"Neo, get the fuck up in the air about five minutes earlier!" (On Neo fighting Agent Smith in the Matrix) - 2/9/04

"That's God doing his work through me. Sorry, I just sat through a Mel Gibson film." - 3/8/04

"He's got a stack of blue books, he's probably drunk, put some fuckin' effort into it!" - 3/5/04

"I'm not sure why I'm laughing. Even if I knew, I wouldn't tell you." -4/19/04

Prof. Bill Wine, COM 324 - Film History

"Would you pull the doors closed? I may want to curse." - 1/29/04

"The review ends and the idiot anchor across the desk says, "Just tell us Bill, is it a chick flick?" And you just want to say, "Eat shit and die." -1/29/04

"Steal from everywhere" (on sources for the essay) - 1/29/04

"Well, I'm sadistic, and it pleases me." (on making what could easily be a 5 page paper no more than one page) - 1/29/04

"This is me getting back at the world for having to do one fucking movie in one minute." (again, about the paper) - 1/29/04

"Fox...I always leave Fox out...what an amazing Freudian slip." - 2/18/04

"After film noir, you may feel you need to take a shower or see a comedy or a musical." - 2/19/04

"Film noir...people getting in touch with their emotions at the most inopportune times." - 2/19/04

"When 2001 opened, people thought it was beautiful. I mean, most of them were stoned, but..." - 2/26/04

"About a year after I die, mail them to me in hell." - 3/18/04

"Did you buy that shit-eating smile, or was it here when you got here?" - 3/25/04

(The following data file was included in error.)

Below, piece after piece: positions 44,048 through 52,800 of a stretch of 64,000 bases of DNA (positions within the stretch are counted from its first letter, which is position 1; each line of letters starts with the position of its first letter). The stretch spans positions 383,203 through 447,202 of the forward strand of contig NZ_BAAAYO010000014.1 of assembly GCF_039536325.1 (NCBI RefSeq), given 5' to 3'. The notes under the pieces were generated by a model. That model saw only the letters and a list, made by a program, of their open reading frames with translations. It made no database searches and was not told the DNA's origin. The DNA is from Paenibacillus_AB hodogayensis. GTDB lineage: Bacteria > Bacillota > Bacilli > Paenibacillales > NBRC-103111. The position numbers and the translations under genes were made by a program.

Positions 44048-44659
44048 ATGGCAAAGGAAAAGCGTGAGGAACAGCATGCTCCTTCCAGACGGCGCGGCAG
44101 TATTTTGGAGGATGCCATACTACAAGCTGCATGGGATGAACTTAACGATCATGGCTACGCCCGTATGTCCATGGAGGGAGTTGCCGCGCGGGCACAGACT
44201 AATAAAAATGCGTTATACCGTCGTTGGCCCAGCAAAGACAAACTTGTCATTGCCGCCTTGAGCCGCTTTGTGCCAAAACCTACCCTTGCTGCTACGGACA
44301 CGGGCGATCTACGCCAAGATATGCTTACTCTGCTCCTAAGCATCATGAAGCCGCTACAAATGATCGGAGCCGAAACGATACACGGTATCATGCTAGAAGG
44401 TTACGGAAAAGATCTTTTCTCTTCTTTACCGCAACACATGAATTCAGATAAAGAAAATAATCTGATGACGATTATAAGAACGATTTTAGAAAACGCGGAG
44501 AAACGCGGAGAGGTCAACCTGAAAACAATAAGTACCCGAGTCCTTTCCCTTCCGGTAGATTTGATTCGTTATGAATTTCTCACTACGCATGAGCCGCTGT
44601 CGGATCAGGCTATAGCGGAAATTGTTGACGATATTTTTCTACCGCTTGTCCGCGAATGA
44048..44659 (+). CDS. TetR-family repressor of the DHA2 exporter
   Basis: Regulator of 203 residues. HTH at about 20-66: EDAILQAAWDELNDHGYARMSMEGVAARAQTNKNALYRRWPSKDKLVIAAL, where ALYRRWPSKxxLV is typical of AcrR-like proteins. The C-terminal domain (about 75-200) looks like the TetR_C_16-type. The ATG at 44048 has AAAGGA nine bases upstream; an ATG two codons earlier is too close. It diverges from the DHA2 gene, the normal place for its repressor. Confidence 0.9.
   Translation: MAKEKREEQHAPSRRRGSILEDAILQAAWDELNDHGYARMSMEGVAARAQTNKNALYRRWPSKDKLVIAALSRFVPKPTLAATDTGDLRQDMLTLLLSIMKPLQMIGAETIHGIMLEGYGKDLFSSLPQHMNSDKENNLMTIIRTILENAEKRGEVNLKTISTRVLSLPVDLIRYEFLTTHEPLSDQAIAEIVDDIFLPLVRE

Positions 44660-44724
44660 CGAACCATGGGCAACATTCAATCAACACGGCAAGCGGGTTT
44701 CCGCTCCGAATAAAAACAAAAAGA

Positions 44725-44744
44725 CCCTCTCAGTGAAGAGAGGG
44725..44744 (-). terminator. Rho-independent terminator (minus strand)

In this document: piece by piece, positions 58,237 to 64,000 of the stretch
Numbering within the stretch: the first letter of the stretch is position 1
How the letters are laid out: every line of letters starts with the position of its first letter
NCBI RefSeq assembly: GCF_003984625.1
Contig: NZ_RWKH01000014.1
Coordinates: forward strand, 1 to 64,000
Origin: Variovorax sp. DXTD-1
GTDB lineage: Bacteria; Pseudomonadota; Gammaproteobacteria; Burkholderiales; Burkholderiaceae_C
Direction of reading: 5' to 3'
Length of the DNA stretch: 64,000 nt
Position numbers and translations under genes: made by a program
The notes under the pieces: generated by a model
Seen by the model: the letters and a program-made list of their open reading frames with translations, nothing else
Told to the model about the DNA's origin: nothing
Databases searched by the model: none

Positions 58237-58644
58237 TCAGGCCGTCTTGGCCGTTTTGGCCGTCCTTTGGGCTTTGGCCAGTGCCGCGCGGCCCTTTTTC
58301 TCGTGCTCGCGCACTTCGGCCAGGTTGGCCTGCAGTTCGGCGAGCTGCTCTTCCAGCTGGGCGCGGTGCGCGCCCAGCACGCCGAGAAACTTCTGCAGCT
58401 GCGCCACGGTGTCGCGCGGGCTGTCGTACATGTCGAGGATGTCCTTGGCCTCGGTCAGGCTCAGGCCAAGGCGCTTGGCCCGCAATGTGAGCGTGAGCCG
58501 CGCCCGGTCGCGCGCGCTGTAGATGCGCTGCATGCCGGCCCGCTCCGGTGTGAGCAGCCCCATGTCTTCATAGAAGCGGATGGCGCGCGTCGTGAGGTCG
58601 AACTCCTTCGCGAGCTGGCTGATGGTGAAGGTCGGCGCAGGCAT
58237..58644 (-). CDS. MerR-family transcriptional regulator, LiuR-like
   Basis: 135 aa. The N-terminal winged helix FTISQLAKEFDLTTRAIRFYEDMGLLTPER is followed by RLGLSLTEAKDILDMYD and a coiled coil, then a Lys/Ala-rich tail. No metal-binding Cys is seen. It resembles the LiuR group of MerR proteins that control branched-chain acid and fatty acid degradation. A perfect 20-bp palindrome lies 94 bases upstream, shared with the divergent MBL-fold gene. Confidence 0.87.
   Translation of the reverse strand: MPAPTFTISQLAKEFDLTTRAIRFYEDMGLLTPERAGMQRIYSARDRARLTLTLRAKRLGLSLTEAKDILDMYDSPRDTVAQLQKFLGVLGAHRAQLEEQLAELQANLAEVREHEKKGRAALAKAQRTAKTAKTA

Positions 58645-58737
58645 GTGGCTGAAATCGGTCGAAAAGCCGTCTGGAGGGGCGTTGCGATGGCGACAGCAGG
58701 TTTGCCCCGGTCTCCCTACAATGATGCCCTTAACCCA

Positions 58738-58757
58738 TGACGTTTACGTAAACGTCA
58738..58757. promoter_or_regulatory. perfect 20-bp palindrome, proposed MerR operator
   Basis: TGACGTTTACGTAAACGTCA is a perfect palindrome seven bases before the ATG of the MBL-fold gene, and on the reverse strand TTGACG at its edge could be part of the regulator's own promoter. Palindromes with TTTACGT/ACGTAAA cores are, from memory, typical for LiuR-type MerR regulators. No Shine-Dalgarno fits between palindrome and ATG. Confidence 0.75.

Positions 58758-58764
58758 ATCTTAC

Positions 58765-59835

"Are we lawbreakers? Look to my left - she's stoned. Look to my right - he's stoned. Yes!" - 3/25/04

"Plagarize your little asses off. Just tell me who you're plagirizing from." - 4/15/04

"I'm not looking for a hip-hop treatise." - 4/15/04

"That movie is about telling your brother to punch you in the face." (on Raging Bull) - 4/15/04

"All right, Joe, everyone has to answer the questions except you. (a beat) Fuck you!" - 4/22/04

"So if you had a paper due, or you're a thoroughly irresponsible human being..." - 4/22/04

Posted by Matthew at 03:23 AM | Comments (0)

April 24, 2004

MATLC Big Fun Thing

MATLC Staff, '03-'04 (click to enlarge)

I put the pictures that I took from the TCLAM Bake...aka, the MATLC Big Fun Thing (to me, as I dislike the other name) online. Click Here For The Pictures.

That's all for right now. Masque Formal tonight. Professor Quotes up here sometime this week. The end approacheth.

Posted by Matthew at 06:38 PM | Comments (0)

April 22, 2004

"Long Live God...Prepare Ye the Way"

(again, I know, my webhosting company is being flaky. Bear with for a while...)

Godspell proved to be the time of my life. I loved every single moment that I was on stage - despite the sweat dripping on my brow, the constant stress and falling down during the dance numbers, and all of the negatives that I percieved in the back of my mind. My parents said that they never saw me as happy as they did up on the stage, and I believed them. It was a ball. The show proved to be 2 hours of fun with 9 other people that were having the time of their lives.